B I F F explained – a tool for 2021 !
With 2021 fast approaching, this can be a time to take stock and make plans. Often when I meet with a faculty or staff member at the ombuds office we develop “small” plans – things that can be done. Getting things done helps move people forward even in this uncertain time of covid. It’s also a time to refill and recharge. We are all tired. We’ve used up our buckets of resiliency and yet with the new year we will still need to draw on our strength.
One way to conserve energy is how you address communications in the workplace. In particular, how you deal with what feel like “hostile communications” particularly written ones (think emails). One answer is to BIFF it!
I’ve previously posted about the BIFF method of addressing “hostile” communications (B-brief / I-informative / F-friendly / F-firm) developed by Bill Eddy and Megan Hunter from the High Conflict Institute in San Diego and here’s some additional guidance on its use.
In a recent linkedin post, California family attorney Leila Parviz, shared her thinking about how to BIFF that may be helpful to further consider its use.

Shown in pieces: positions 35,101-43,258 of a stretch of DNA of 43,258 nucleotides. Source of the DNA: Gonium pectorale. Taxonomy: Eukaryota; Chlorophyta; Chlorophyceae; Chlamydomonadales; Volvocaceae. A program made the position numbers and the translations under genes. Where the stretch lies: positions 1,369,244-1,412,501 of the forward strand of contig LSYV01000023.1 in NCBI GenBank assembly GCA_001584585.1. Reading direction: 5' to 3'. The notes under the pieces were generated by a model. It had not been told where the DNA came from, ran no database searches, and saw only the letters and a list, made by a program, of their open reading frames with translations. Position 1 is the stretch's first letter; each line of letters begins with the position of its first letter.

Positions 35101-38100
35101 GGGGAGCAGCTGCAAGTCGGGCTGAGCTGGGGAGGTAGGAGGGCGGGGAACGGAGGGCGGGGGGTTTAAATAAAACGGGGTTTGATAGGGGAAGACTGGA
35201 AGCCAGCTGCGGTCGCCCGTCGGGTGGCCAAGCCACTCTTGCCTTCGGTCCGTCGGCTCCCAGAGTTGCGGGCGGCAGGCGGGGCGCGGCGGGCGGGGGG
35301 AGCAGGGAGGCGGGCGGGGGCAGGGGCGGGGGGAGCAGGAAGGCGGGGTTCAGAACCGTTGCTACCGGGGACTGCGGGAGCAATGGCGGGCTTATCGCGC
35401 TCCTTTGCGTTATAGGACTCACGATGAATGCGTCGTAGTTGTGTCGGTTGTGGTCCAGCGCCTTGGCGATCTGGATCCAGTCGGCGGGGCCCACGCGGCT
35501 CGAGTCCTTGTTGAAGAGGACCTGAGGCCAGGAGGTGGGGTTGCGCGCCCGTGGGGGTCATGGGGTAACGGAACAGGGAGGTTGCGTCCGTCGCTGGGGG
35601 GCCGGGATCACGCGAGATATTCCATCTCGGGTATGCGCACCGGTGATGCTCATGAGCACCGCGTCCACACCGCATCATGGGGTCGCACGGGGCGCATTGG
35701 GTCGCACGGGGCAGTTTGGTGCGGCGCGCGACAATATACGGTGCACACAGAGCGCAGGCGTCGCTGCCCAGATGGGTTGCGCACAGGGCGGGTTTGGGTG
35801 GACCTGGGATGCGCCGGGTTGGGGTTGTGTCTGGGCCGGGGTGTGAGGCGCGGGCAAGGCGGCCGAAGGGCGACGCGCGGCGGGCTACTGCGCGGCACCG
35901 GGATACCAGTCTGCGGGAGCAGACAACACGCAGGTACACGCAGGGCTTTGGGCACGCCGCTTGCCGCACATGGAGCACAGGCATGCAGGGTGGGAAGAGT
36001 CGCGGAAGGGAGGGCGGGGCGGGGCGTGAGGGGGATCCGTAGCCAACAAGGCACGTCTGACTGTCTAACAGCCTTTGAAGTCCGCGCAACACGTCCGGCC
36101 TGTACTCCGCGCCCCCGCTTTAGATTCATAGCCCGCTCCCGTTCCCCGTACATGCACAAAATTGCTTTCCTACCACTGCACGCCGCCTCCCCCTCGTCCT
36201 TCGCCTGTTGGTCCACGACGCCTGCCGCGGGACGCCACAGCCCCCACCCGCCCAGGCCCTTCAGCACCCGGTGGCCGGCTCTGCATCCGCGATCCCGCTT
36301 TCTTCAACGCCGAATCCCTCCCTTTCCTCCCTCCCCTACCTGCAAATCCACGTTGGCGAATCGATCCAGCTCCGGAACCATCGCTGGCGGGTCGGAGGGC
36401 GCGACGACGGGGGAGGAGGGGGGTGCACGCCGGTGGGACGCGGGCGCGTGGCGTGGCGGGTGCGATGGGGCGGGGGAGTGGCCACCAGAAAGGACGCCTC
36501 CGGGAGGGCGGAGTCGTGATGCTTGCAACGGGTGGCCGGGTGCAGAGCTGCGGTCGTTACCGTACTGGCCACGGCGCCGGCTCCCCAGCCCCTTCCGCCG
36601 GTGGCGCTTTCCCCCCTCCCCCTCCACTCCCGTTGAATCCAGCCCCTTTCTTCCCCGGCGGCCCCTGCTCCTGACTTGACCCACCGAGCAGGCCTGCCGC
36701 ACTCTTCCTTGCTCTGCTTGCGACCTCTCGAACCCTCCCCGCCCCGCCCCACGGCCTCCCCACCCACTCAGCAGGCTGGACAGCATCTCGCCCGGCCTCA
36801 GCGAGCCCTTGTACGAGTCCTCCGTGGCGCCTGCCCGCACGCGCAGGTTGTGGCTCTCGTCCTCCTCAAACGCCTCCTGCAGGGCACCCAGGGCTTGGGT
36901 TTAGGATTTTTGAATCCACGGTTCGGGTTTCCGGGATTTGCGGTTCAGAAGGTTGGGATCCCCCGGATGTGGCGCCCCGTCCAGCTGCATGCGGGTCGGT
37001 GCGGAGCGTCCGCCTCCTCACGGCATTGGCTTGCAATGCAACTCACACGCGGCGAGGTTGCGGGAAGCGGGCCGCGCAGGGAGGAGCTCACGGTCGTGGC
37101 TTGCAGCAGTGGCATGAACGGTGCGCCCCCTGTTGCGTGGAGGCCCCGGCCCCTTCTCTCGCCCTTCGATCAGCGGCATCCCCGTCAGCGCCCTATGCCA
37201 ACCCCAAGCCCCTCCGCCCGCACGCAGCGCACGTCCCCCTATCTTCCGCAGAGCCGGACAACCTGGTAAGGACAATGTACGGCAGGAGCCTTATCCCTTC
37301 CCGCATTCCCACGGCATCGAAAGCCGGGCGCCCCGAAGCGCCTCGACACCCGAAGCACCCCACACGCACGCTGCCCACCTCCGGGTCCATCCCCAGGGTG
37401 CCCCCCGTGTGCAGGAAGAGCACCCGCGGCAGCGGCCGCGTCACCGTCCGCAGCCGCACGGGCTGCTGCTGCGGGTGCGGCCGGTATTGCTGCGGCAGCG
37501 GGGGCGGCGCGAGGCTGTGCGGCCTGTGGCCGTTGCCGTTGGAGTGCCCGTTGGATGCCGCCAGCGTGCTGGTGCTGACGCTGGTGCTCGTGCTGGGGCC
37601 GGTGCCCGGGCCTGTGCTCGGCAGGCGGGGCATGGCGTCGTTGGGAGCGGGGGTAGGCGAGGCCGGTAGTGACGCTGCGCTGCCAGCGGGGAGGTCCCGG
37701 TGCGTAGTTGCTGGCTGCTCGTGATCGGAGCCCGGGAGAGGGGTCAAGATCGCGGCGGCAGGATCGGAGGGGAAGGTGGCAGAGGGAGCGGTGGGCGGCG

“Brief: often one paragraph is enough”(Roy’s comment – I’m a fan of a few very short paragraphs – some paragraphs only one sentence long conveying one idea. If it’s too long it will invite further response.)
“Informative: Focus on concrete facts [like] numbers, information vs. argument, opinion”(Roy’s comment – use neutral language. Also, note that how you feel about something can also be a “fact” yet be careful about how you frame it if you share it!)
“Friendly: Open and end your response with friendly comments”(Roy’s comment – bookend your message to support the tone you want. Remember the idea is that you want the other person to actually read, think about and act constructively on your response. Or, you just want this to be the “end” of the communication.)
“Firm: Either be clear that you are ending the conversation or provide choices with a deadline to reply”(Roy’s comment – providing specific choices is a great idea and just be sure you are okay with any of them being chosen! If there aren’t really “choices” to frame in your response, then you can still be direct in closing the conversation. Be clear, concise, and, of course, Brief!)
Want some help crafting a BIFF??
Have some other issue on your mind and want some help??
Not sure where to turn??
Go Ombuds !